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When the National Academy of Sciences established the Artificial limb Program in 1945, the options for amputees were few: crude, wooden prostheses. And for those who chose none: life confined to a wheelchair. Fast-forward 65 years and the United States faces an influx of amputees from the conflict in Iraq, but the opportunities for soldiers returning home from war with an amputation are far more advanced. Listed are some of the most important advancements in robotic prosthetics in the last 20 years that give artificial limbs more function than ever before.
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1. Prosthetic Foot Materials
For years, wood was the dominant material for a prosthesis. But over the last 20 years, materials have emerged to give greater comfort and confidence for amputees. Susan Kapp, an associate professor of orthotics and prosthetics at the University of Texas Southwestern School of Health Professions, says if a prosthetic foot is cut open, most likely the material found inside is carbon fiber. Carbon fiber, according to Kapp, is a much more life-like material, giving amputees a sense of life in their foot. Thermoplastic sockets give prosthesis recipients extended comfort at the site the prosthesis is fitted, and titanium gives a prosthesis longer life and durability.
U.S. Army/ Roger J. Mommaerts Jr.
Bluetooth technology made the jump from the cell phone industry to prosthetics in 2007 when Marine Lance Cpl. Joshua Bleill received two artificial legs after seeing combat in Iraq. Each leg was fitted with a Bluetooth device. Bluetooth is more often recognized for its ability to connect pieces of technology together without the use of wires. In Bleill’s case, the Bluetooth devices communicate with each other to regulate stride, pressure and speed in the prosthetic legs. The benefit of Bluetooth technology, according to Ryan Blanck, a prosthetist at the Center for Prosthetics and Orthotics at Brooke Army Medical Center in Ft. Sam Houston, Texas, is the programmability of the software. “We can take that technology an further develop it to adjust to a patients need,” Blanck said.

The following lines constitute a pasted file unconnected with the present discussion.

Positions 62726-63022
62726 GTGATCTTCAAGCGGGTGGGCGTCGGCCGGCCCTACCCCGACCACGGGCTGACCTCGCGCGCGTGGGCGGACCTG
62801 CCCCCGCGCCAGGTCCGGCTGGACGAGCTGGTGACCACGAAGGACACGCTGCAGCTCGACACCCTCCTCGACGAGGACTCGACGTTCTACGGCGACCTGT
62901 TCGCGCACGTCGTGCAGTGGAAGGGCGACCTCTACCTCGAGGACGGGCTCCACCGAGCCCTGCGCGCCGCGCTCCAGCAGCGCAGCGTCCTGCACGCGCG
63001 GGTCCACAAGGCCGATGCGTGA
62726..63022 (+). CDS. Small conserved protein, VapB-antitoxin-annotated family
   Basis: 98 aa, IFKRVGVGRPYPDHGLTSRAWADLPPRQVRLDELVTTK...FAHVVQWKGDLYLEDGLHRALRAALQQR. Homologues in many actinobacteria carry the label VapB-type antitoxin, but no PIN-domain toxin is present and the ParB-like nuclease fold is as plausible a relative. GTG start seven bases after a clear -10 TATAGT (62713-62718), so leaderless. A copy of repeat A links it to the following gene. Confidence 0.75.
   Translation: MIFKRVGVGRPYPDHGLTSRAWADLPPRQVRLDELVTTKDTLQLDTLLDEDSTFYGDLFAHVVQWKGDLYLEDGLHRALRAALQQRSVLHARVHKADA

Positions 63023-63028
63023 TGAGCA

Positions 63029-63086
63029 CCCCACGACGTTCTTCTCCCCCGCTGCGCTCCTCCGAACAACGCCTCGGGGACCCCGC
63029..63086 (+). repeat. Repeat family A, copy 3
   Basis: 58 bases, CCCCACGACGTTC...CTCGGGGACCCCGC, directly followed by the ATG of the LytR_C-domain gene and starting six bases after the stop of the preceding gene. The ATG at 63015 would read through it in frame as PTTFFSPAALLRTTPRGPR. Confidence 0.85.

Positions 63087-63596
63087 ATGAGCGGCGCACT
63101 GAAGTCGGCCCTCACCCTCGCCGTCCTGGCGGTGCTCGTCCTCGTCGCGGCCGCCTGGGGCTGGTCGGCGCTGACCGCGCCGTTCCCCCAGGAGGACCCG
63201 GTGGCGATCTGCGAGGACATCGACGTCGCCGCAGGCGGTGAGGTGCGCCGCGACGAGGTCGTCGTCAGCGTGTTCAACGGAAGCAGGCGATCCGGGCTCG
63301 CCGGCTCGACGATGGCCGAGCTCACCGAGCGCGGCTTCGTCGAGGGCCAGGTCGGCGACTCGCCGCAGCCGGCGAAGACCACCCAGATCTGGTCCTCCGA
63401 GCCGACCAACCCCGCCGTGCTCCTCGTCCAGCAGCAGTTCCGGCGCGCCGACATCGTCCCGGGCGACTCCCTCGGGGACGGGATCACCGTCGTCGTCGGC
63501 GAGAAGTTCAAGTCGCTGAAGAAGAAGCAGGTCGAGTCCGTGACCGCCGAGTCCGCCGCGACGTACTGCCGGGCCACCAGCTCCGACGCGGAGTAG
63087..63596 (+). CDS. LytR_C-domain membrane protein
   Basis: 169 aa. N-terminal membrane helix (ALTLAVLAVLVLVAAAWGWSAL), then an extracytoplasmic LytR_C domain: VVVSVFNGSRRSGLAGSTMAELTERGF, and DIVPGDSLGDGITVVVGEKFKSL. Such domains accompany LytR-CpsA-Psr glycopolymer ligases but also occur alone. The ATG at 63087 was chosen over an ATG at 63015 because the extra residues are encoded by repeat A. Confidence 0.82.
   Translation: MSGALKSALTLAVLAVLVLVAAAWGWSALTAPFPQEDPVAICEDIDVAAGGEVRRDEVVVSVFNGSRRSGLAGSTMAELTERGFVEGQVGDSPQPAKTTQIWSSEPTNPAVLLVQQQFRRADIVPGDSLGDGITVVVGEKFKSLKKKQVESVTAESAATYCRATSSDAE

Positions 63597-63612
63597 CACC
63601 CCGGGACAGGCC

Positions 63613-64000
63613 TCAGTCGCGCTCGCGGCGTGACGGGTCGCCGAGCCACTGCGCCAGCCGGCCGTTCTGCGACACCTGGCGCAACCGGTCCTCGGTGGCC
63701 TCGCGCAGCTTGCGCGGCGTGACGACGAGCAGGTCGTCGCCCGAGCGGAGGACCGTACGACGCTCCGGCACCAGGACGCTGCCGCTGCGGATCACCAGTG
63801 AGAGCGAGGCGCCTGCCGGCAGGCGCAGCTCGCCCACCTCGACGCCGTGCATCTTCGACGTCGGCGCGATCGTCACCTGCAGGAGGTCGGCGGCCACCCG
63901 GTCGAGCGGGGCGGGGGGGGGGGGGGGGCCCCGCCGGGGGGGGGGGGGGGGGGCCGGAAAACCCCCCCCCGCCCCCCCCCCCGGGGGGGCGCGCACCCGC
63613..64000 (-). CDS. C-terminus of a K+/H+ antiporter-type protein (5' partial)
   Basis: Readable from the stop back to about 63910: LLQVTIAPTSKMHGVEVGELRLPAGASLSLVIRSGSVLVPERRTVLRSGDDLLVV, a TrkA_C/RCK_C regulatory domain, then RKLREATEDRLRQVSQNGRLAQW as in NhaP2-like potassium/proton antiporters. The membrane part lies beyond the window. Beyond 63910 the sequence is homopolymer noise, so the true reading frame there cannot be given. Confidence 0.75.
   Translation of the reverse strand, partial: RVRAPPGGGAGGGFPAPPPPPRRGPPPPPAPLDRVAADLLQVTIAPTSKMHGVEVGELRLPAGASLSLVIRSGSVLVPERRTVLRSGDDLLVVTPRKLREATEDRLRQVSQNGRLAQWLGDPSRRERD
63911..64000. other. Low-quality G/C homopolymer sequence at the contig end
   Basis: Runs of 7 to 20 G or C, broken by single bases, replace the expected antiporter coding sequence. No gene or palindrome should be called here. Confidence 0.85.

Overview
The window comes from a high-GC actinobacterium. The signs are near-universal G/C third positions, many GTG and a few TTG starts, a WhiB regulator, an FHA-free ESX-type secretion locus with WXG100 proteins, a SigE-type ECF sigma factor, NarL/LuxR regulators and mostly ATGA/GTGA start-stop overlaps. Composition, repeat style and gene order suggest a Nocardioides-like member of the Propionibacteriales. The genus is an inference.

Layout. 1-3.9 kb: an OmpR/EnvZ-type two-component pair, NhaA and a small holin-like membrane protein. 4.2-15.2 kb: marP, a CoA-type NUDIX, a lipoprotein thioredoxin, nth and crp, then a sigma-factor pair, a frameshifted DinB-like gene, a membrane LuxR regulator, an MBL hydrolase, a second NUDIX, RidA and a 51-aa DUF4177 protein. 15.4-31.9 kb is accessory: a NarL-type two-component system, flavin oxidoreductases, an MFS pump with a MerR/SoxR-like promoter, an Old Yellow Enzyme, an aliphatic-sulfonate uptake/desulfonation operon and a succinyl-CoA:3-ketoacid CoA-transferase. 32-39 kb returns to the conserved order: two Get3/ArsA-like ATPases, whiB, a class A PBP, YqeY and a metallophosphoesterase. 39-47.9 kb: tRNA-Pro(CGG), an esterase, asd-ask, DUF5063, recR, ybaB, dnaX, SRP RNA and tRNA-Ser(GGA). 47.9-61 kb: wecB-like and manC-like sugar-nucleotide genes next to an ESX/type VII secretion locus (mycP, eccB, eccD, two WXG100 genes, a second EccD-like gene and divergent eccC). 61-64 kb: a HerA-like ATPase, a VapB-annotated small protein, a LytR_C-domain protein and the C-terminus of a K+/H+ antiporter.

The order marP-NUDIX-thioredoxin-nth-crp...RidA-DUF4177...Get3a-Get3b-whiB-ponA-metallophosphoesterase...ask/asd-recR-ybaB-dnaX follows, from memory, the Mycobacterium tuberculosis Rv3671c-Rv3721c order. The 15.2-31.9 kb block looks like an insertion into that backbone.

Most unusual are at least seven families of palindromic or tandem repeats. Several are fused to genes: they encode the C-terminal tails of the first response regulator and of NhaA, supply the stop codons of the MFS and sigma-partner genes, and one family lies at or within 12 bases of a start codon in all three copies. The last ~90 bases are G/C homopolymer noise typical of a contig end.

3. Microprocessor Knees
With an onboard computer within the prosthesis, people with above-knee amputations have greater control over walking, stopping and moving on inclines. These “robotic” knees, termed microprocessor knees, analyze the pressure an amputee puts on the missing limb. Also contained within the knee is a fluid control unit, which the microprocessor monitors to appropriate joint resistance when walking on inclines. Available since the early 1990s, microprocessor knees have revolutionized the arenas of safety and stability for people without knees. Kapp says people that receive the prosthesis don’t have to worry about the knee buckling under them.
Touch Bionics Inc. and Touch EMAS Ltd.
4. Myoelectric Technology
When the i-LIMB hand debuted in the United Kingdom in July 2007, people caught a glimpse of the future of robotic prosthetics. The i-LIMB applies myoelectric technology, where the prefix myo- denotes a relationship to muscle. Myoelectric prostheses are controlled by placing muscle sensors against the skin at the site of amputation. The electric signals generated by the muscle at an amputee’s stump controls a processor aboard the prosthetic. This myoelectric technology allows for greater control and precision in the five fully functional digits, enabling recipients to perform everyday tasks such as picking up coins and opening tabbed aluminum cans.
5. Targeted Muscle Reinnervation
Amputees are in the infant stages of controlling prostheses directly with their minds. Through targeted muscle reinnervation, the nerves from the amputated limb are reenergized in a different part of the body, for example, the chest. When an amputee wants to use their arm in a particular fashion, he or she thinks the action, prompting the nerves in the chest to react. That reaction sends a message to a microprocessor in the robotic limb, which performs the action. Currently, there are only 35 people in the world with TMR limbs, and Blanck has fit 14 of them. He says the ever-changing prosthetic field aims to allow an amputee think about their prosthesis in a way that is normal. Jesse Sullivan (left) was the first man to receive this treatment technique from the Rehabilitation Institute of Chicago, and Claudia Mitchel (right) was the first woman to receive it.